Cut the fat to improve NHS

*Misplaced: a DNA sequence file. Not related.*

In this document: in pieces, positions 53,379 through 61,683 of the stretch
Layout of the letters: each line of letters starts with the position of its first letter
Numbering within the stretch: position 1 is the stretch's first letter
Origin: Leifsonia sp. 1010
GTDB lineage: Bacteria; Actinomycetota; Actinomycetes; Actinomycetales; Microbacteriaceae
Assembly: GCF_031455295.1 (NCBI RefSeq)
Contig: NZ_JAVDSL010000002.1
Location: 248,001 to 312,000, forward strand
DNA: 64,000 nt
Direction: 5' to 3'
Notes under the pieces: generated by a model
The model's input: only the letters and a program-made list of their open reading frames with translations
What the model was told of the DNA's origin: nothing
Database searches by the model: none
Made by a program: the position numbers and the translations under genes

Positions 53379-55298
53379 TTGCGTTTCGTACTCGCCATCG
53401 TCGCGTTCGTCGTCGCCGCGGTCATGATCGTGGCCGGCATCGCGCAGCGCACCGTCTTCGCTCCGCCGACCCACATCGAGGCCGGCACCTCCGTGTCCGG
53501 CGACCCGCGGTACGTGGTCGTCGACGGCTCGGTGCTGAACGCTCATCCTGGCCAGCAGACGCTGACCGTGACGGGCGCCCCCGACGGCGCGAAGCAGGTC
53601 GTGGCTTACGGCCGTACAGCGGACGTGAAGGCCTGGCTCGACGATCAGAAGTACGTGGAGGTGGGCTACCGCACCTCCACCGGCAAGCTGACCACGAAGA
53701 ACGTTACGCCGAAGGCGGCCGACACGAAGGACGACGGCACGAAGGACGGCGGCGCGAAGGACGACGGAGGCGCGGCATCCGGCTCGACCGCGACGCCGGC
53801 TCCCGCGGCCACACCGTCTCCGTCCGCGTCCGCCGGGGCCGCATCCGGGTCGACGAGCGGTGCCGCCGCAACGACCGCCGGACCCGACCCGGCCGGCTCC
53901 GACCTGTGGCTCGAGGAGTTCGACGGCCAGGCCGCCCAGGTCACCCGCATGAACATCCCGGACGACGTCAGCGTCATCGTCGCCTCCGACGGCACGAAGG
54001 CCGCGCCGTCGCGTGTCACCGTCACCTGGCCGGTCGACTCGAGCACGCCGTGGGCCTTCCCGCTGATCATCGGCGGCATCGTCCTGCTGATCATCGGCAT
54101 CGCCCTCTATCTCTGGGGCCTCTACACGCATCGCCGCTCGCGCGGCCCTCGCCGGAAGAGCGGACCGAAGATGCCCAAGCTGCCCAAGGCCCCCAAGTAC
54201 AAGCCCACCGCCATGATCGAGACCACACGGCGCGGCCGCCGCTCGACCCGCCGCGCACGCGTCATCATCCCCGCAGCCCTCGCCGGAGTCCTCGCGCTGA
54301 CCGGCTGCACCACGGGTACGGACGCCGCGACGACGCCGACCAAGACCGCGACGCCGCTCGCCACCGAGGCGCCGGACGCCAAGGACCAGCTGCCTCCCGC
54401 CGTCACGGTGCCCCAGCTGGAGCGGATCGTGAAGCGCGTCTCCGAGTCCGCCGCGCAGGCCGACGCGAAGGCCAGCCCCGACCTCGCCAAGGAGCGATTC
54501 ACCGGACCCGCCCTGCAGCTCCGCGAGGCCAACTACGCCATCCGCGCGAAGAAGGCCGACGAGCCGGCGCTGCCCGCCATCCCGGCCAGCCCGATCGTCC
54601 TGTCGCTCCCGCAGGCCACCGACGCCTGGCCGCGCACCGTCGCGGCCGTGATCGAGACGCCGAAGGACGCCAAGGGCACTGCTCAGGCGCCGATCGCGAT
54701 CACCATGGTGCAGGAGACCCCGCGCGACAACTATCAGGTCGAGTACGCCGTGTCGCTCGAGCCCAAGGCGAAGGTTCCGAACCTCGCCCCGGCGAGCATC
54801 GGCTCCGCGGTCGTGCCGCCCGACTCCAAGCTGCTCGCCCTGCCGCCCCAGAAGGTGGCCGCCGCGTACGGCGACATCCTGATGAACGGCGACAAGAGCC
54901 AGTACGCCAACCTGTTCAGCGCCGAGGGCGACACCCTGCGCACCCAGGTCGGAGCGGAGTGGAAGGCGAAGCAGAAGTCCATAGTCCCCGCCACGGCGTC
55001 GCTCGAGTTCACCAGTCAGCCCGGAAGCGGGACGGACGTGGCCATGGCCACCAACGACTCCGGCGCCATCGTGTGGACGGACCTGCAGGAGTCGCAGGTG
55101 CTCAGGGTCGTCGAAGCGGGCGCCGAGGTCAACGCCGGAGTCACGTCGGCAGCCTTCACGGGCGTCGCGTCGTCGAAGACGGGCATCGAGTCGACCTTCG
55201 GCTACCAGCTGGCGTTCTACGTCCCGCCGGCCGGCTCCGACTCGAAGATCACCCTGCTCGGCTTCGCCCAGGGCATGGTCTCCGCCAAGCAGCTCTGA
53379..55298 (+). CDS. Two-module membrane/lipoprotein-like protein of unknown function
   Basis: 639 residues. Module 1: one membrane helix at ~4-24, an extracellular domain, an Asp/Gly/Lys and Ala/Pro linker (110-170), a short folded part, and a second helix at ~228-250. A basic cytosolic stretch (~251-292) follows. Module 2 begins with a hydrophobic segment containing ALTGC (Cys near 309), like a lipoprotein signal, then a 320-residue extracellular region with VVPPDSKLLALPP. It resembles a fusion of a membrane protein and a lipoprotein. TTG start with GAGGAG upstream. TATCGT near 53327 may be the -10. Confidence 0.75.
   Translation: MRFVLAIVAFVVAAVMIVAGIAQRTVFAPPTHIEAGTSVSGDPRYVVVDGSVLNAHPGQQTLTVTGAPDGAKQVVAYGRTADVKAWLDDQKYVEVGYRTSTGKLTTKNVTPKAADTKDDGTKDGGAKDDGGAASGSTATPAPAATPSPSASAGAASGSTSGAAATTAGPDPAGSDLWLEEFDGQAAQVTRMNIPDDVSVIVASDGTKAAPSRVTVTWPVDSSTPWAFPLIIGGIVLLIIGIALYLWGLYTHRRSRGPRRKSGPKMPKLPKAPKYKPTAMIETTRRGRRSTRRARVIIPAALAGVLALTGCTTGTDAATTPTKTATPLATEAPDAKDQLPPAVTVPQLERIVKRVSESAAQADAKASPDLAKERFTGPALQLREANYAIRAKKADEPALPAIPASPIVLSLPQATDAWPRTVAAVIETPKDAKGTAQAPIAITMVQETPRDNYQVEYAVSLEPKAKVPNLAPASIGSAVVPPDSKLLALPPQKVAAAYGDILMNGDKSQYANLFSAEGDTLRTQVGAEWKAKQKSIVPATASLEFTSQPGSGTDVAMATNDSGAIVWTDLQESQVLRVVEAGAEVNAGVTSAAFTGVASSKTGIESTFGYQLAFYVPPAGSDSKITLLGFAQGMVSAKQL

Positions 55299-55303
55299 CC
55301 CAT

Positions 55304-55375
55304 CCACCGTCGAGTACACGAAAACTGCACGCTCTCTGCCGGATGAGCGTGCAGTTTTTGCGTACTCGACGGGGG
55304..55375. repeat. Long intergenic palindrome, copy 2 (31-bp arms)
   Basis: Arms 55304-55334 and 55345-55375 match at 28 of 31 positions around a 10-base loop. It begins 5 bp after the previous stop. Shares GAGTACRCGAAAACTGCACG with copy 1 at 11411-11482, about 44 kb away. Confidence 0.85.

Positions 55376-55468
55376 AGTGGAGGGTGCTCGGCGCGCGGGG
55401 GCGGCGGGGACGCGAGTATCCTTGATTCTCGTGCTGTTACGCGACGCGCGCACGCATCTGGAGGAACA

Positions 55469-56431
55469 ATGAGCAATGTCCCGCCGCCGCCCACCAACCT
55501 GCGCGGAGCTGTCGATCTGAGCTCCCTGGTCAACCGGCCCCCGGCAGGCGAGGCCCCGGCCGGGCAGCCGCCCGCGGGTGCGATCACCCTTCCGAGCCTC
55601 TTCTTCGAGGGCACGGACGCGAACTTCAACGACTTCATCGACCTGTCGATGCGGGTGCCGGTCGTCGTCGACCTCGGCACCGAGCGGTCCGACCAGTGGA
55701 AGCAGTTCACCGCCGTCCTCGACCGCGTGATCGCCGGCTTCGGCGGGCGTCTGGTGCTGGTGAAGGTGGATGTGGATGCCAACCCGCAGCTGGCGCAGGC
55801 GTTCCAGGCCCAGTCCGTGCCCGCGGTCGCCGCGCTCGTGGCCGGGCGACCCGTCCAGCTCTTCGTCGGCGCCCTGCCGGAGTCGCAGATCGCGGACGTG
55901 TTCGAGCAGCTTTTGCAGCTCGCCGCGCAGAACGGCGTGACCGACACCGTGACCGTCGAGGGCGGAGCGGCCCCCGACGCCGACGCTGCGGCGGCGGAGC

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David Cameron promised before the general election that the NHS would be spared cuts. However, the government have said it that it needs to make £20 billion of savings by 2014. To some this seems to be a broken promise. It is, however, part of a genuine effort to bring much needed financial and structural reform. It is widely consented that the NHS is hugely inefficient. In the past we have seen Labour governments pump masses of money into it but because of its inherent structural problems, the money just hasn’t reached patients. The Con-Lib government is proposing a restructuring effort that should cut expenditure on bureaucracy and increase expenditure on patient care. The existing NHS structure relies heavily on Primary Care Trusts (PCTs). These are bureaucratic-administrative bodies that control around 80% of the entire NHS budget. The government is planning to essentially delete this PCT class and give its responsibilities to GPs. Though this will cost £1 billion, it will save a great deal more in the long run in saved wages. The government has predicted that £5 billion will be saved by 2015 in a reduction in staff alone. The money saved from not paying these administrators can therefore be spent more directly on health care. The argument against this is that GPs will reemploy those former PCT workers to do the same administrative duties. However, GPs have an understanding of what is required in their specific area. They will therefore only need to employ the optimum amount of administrators. This will make the NHS’s administrative capabilities more streamlined, localised and cost-efficient. The government is also proposing to put an independent board in the position of highest authority over the NHS instead of the Department of Health. By doing so, the NHS will no longer be able to be used as a political tool as it has in the past.
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